Glenview native Sam Witwer moving on from vampire role
In his first TV acting job, on the show "JAG," Sam Witwer had two lines:
"Sup?" and "How's it goin', Vic?"
"The world could not become a brighter place when I got that (part)," joked Witwer, of the 2001 role which came after an entire year of unsuccessful auditions.
Those two lines became the start of a successful TV and movie acting career for the 36-year-old Glenview native, who most recently starred as Aidan Waite, a vampire trying to lead a normal life on Syfy's "Being Human."
After four seasons, the show's series finale aired April 7. Witwer said the cast was free to let loose in the final season -- if a scene called for you to be mad, you could be furiously mad -- and he even contributed to the script and produced a few musical tracks. (Witwer's also a musician, who heads up the band "The Crashtones," in his free time.)
"The objective of this season, for me, was to take the gloves off and go for it. Blow it out. If you're going to have an emotional moment, let's make it a 10 instead of an eight. Amp everything up," he said.
Ratings increased, and the show's stars briefly wondered if "Being Human" might come back to life. But as of now, Witwer said there are no such plans.
"We did go with a happy ending, which I think was deserved after torturing those characters for years," Witwer said. "It went out the best way it possibly could."
Witwer's road from Glenview to Hollywood was a slow and steady climb.
He dropped out of The Juilliard School, regrouped for a year at home and then headed to Los Angeles to pursue acting. After a year out there, he still didn't have a rent-paying acting job.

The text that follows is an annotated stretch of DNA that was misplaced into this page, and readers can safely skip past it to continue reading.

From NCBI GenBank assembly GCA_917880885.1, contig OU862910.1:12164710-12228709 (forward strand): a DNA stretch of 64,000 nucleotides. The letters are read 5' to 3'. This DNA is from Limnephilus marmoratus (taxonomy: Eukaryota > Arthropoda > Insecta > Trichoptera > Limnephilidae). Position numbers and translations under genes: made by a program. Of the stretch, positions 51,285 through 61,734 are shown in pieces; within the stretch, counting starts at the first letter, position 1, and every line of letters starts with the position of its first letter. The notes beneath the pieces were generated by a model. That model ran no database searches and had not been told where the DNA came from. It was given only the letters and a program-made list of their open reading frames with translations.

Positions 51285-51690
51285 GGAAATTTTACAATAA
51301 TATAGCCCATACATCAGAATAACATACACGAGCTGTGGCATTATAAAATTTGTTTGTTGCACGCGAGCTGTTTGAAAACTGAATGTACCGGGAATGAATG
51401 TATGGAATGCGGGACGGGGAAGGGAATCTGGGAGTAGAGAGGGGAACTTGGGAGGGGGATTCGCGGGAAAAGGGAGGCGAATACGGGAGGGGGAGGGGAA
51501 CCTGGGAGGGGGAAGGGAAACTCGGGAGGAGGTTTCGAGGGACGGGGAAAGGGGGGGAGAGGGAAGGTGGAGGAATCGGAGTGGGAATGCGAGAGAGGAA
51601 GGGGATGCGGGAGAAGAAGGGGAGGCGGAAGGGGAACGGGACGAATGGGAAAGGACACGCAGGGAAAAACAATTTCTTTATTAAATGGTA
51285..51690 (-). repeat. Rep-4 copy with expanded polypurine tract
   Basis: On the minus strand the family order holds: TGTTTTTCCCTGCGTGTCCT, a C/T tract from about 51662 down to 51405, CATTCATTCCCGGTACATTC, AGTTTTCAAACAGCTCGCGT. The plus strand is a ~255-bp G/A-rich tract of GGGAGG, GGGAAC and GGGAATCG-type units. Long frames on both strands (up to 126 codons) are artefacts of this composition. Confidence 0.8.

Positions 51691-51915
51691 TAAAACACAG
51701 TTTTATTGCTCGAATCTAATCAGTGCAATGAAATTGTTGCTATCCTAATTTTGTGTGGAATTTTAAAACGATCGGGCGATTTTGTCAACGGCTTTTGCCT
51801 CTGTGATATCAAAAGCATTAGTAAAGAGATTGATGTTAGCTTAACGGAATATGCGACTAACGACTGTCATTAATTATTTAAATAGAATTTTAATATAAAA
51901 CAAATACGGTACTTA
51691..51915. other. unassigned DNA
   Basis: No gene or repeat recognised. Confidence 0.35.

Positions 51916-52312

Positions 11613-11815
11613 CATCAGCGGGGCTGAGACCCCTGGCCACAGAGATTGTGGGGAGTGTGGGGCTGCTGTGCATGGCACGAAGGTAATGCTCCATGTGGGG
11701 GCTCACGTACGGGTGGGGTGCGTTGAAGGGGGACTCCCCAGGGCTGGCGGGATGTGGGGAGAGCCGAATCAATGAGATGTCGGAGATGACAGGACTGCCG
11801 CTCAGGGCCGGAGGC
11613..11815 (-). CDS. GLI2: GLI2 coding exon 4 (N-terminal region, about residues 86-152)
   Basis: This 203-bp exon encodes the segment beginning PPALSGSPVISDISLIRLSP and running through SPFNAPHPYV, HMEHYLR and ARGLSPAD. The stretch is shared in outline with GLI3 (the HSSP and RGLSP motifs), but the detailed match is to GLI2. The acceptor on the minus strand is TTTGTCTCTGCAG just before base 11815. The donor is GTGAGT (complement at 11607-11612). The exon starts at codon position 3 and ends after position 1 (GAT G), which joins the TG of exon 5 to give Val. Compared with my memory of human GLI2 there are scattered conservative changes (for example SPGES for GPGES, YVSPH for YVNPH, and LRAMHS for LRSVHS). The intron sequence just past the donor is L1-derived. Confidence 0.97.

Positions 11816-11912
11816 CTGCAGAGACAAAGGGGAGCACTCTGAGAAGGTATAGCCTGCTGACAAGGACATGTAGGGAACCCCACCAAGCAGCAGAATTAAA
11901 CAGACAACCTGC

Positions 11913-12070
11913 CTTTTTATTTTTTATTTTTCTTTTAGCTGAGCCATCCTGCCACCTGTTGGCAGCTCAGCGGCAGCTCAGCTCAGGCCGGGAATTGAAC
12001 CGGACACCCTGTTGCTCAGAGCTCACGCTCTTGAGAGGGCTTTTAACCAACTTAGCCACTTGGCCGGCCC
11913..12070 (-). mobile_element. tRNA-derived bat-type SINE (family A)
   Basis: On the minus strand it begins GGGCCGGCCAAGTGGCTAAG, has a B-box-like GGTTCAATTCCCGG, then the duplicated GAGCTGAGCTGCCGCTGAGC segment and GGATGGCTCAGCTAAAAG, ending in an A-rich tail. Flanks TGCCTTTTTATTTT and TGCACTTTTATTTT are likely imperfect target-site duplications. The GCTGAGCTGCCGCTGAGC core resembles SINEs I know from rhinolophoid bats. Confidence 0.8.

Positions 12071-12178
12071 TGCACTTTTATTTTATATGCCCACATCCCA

"I got good feedback (from the auditions). So my agent said, 'As long as you're doing well and people are liking you, I'll keep sending you out.'"
His "JAG" appearance led to guest-starring roles, and then to reoccurring roles and small parts on shows like "Smallville," "Battlestar Galactica" and the 2007 movie, "The Mist."
There were work droughts along the way, but Witwer said he prepared himself financially and mentally for these times, staying positive and focused on his acting career. Once he was cast in "Being Human," fans started recognizing him on the street.
"Sci-fi fans are way more loyal than fans of regular shows," he said.
The son of a super-athletic mom and lawyer dad, Witwer was a tennis star at Glenbrook South High School and acted in some plays. He and his friends had a band, Love Plumber, which played a few gigs at The Thirsty Whale in River Grove.
"I didn't have good grades. All the things I did in lieu of getting my homework done are things I get paid for now," he said, laughing. "I got lucky. I would never, ever encourage anyone to treat their high school studies the way that I did."
Witwer came to Hollywood with a passion for telling stories through acting and being creative, and his persistence paid off.
"It's not just a matter of saying your lines. It's looking at the material and figuring out how to get across the story in the most efficient and evocative way possible," he said.
"If you're coming to L.A. simply because you like attention ... ultimately, that's probably a recipe for misery and disaster."
In his life after "Being Human," Witwer hopes to record a second album for The Crashtones and produce, write and act in a small, independent movie. He already has a story idea for his movie, which he describes as a character piece that's "a little bit out there."
For now, he's getting ready to voice another video game (he's voiced several "Star Wars" video games) and might be on another TV show. He's contractually forbidden from sharing details of either project.
"I have no idea how successful either one of them are going to be," he said, "but I'm definitely having a good time."
-- Jamie Sotonoff
• Dann Gire and Jamie Sotonoff are always looking from people from the suburbs who are now working in showbiz. If you know of someone who would make a great feature, send them an email at email@example.com and firstname.lastname@example.org.